New apps may help detect seizures, treat strokes

Two new smart phone applications may help people detect epileptic seizures and get better stroke treatment, according to two studies released today that will be presented at the American Academy of Neurology's 66th Annual Meeting in Philadelphia, April 26 to May 3, 2014.

In the first study, an epilepsy was designed to help non-doctors determine if a person is having an epileptic seizure.

"It can often be difficult to determine whether someone is having an epileptic seizure," said study author Victor Patterson, MD, a neurologist from Belfast, UK. "This app will help health professionals evaluate and make the diagnosis, especially when doctors are not available."

To create the app, the researchers asked 67 people questions about their seizures. The most helpful questions/answers for predicting an epileptic seizure were then used to create an app. The app was then tested on 132 people in India and Nepal and the results were compared to the diagnosis from a doctor. The app was informative in 87 percent of people studied and agreed with the doctor's diagnosis in 96 percent of these cases.

For the second study, researchers looked at a app. The app makes it easier and more efficient for doctors to manage care for their acute stroke patients.

"Those who treat acute stroke patients often need to accomplish many tasks simultaneously," said Claude Nguyen, MD, of the University of Pennsylvania Perelman School of Medicine in Philadelphia and a member of the American Academy of Neurology. "Not only do we need to deliver acute therapies such as intravenous tPA both safely and expeditiously, but also evaluate them for clinical trials, and mobilize appropriate resources toward these goals."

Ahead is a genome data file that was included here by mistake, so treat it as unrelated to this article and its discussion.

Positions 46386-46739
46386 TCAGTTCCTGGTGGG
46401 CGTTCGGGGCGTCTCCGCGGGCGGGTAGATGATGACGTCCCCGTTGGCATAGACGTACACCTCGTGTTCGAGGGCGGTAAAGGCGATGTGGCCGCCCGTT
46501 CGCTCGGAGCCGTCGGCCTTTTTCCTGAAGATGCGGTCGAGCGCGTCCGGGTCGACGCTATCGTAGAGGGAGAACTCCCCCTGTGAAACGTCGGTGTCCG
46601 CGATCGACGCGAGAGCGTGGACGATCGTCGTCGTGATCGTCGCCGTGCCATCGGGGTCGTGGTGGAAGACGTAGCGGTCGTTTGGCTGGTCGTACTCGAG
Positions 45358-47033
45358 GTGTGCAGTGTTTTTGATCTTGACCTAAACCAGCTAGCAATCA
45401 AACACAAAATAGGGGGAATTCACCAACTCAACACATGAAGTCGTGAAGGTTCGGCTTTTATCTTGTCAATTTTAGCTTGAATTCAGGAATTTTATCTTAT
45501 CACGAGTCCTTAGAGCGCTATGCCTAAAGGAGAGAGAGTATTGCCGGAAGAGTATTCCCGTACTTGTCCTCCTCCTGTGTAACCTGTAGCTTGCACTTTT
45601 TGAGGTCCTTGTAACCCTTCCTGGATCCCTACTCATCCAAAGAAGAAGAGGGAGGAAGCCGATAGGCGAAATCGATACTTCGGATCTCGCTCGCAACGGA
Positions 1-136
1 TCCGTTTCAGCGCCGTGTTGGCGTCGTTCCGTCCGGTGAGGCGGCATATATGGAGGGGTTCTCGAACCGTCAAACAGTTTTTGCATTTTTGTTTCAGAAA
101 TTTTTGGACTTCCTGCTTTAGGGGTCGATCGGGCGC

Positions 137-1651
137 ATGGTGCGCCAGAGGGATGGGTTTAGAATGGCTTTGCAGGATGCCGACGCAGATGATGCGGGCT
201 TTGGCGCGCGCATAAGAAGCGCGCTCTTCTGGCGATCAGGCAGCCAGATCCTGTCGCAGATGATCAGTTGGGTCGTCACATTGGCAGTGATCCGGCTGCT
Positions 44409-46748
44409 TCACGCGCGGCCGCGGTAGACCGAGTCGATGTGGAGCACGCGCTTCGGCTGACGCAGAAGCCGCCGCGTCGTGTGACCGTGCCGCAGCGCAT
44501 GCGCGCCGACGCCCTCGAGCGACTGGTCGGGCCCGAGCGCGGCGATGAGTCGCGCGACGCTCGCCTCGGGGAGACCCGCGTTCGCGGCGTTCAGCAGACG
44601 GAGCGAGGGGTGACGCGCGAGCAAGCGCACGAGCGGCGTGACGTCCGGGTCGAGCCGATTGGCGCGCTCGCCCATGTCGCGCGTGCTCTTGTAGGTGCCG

Nguyen first formed the idea for the app as a stroke fellow at the University of Texas (UT) Health Science Center at Houston, brainstorming ways to utilize his passion in technology to improve stroke care. He wrote the app on his own time, building features to help with quality improvement, ease communication, and screen for . The app is now being used by physicians, nurses, and research support staff at UT.

Both studies were funded by their authors.

add to favorites email to friend print save as pdf

Related Stories

'Avatar doctor' is coming, physician-author says

Feb 19, 2014

It's just in fiction for now, but the "avatar doctor," a virtual physician which consults and diagnoses through a smartphone app, is coming, says the author of a new medical thriller.

Recommended for you

New ALS associated gene identified using innovative strategy

16 hours ago

Using an innovative exome sequencing strategy, a team of international scientists led by John Landers, PhD, at the University of Massachusetts Medical School has shown that TUBA4A, the gene encoding the Tubulin Alpha 4A protein, ...

Can bariatric surgery lead to severe headache?

16 hours ago

Bariatric surgery may be a risk factor for a condition that causes severe headaches, according to a study published in the October 22, 2014, online issue of Neurology, the medical journal of the American Academy of Neurol ...

Bipolar disorder discovery at the nano level

17 hours ago

A nano-sized discovery by Northwestern Medicine scientists helps explain how bipolar disorder affects the brain and could one day lead to new drug therapies to treat the mental illness.

Brain simulation raises questions

20 hours ago

What does it mean to simulate the human brain? Why is it important to do so? And is it even possible to simulate the brain separately from the body it exists in? These questions are discussed in a new paper ...

User comments